Quantcast
Environmental News for a Healthier Planet and Life

Great Pacific Garbage Patch Is Now Twice the Size of Texas

Popular
Plastic samples collected from the Great Pacific garbage patch. The Ocean Cleanup

The Great Pacific Garbage Patch (GPGP) floating off the coast of California now measures 1.6 million square kilometers (about 1 million square miles), according to a startling new study. To put that into perspective, the clump of trash is about the size of three Frances, or twice the size of Texas.

Not only that, the analysis, published Thursday in the journal Scientific Reports, also revealed that the massive Pacific trash vortex contains up to 16 times more plastic than previous estimates—and could rapidly get worse.


The researchers estimated there are about 1.8 trillion pieces of plastic weighing 80,000 metric tons, the equivalent of 500 Jumbo Jets, are currently afloat in the area. That's largest accumulation zone for ocean plastics on Earth.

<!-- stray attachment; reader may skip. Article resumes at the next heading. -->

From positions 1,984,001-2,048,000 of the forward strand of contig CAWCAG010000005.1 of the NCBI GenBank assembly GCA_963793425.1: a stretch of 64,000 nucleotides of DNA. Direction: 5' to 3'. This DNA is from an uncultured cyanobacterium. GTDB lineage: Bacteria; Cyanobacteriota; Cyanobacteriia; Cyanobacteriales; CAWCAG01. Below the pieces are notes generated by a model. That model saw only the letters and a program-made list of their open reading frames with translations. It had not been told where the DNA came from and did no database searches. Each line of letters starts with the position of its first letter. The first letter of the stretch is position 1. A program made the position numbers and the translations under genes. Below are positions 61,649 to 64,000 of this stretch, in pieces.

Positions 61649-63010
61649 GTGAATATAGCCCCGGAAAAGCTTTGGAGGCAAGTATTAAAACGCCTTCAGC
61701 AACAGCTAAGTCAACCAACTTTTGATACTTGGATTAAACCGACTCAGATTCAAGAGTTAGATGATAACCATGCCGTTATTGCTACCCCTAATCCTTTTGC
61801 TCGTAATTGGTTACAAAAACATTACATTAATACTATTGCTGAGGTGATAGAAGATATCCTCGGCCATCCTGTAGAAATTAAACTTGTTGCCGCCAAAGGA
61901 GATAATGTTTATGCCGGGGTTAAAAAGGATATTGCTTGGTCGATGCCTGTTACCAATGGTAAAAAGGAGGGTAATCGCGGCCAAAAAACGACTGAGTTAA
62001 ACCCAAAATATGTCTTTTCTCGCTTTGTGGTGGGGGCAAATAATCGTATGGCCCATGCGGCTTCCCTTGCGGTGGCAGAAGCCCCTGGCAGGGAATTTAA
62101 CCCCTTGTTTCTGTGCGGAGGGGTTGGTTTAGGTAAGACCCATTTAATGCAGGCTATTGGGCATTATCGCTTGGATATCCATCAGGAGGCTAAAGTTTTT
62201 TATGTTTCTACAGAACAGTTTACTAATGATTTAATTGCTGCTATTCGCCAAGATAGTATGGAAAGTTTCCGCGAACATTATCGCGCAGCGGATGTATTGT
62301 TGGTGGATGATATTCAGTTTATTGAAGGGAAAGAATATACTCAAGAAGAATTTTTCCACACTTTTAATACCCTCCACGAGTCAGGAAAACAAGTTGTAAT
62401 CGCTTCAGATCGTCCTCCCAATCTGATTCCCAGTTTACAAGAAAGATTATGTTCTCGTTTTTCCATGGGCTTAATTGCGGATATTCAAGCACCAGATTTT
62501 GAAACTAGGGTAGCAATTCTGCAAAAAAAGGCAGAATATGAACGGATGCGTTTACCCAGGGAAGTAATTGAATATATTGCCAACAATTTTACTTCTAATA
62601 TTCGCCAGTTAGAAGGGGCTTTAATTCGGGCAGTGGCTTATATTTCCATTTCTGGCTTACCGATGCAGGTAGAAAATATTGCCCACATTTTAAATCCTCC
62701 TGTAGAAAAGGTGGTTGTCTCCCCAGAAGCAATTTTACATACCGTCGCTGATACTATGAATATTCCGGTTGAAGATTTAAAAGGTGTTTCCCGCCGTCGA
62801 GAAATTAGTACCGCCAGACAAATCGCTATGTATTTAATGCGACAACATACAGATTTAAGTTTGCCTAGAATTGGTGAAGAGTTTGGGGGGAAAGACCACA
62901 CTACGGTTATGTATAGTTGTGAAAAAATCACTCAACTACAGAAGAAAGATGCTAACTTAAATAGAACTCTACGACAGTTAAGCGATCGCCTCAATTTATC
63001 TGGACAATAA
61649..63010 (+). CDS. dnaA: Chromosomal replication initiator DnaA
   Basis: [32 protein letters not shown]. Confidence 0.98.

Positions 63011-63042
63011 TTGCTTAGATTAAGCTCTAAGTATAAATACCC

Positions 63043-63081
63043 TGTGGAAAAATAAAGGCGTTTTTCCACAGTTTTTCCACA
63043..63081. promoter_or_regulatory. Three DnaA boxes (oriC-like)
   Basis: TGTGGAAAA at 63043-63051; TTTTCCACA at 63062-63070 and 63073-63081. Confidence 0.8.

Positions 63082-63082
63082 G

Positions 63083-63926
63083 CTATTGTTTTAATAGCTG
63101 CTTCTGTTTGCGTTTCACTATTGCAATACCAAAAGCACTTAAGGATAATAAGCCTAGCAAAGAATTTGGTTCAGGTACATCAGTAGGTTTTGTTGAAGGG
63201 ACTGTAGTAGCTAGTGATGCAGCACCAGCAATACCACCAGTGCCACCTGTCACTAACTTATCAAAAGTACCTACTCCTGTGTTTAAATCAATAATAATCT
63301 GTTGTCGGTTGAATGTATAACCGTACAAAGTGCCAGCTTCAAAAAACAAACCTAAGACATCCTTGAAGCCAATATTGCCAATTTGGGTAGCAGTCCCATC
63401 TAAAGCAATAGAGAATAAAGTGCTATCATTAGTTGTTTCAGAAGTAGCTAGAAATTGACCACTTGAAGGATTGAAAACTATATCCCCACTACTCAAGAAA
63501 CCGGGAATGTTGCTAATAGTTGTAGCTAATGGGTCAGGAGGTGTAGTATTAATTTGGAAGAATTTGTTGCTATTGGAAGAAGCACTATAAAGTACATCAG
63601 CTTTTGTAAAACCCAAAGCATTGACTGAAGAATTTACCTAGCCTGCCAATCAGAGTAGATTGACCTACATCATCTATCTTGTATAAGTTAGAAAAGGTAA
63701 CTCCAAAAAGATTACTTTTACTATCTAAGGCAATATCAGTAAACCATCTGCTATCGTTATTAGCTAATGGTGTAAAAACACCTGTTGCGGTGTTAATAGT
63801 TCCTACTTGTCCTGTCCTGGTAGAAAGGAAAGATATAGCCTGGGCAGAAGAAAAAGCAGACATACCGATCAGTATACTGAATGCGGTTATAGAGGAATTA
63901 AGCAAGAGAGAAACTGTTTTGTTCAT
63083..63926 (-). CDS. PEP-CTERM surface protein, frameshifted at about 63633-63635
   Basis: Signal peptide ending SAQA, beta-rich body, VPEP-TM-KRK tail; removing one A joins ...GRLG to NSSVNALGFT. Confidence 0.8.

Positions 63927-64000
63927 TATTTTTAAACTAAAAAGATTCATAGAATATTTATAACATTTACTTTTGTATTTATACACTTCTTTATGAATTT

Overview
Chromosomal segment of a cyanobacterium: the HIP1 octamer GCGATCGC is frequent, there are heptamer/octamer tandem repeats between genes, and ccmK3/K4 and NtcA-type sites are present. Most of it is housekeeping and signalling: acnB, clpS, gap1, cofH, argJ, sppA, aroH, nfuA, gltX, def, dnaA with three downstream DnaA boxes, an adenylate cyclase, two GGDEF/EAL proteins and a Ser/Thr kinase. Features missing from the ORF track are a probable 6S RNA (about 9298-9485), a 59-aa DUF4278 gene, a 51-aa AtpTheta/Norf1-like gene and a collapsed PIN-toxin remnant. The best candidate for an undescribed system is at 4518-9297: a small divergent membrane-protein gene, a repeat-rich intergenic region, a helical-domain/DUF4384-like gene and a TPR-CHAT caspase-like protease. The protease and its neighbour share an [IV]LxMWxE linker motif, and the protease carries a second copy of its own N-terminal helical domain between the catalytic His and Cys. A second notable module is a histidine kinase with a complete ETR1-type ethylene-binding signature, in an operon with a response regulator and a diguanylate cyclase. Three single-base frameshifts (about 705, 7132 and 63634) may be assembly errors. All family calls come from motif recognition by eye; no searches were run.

The Great Pacific Garbage Patch contains up to 16 times more plastic than previously estimated.The Ocean Cleanup

The study is the result of a three-year mapping effort conducted by an international team of scientists affiliated with Dutch non-profit The Ocean Cleanup Foundation, six universities and an aerial sensor company.

According to a press release provided to EcoWatch, to analyze the full extent of the GPGP, the team conducted a comprehensive sampling effort by crossing the debris field with 30 vessels simultaneously, supplemented by two aircraft surveys. The fleet collected a total of 1.2 million plastic samples, while the aerial sensors scanned more than 300 square kilometers of ocean surface.

About 1.8 trillion pieces of plastic weighing 80,000 metric tons are currently afloat in the area. The Ocean Cleanup

The results showed that 92 percent of the mass was represented by larger objects—such as discarded fishing nets several meters in size—and 8 percent consisted of microplastics smaller than 5 millimeters in size.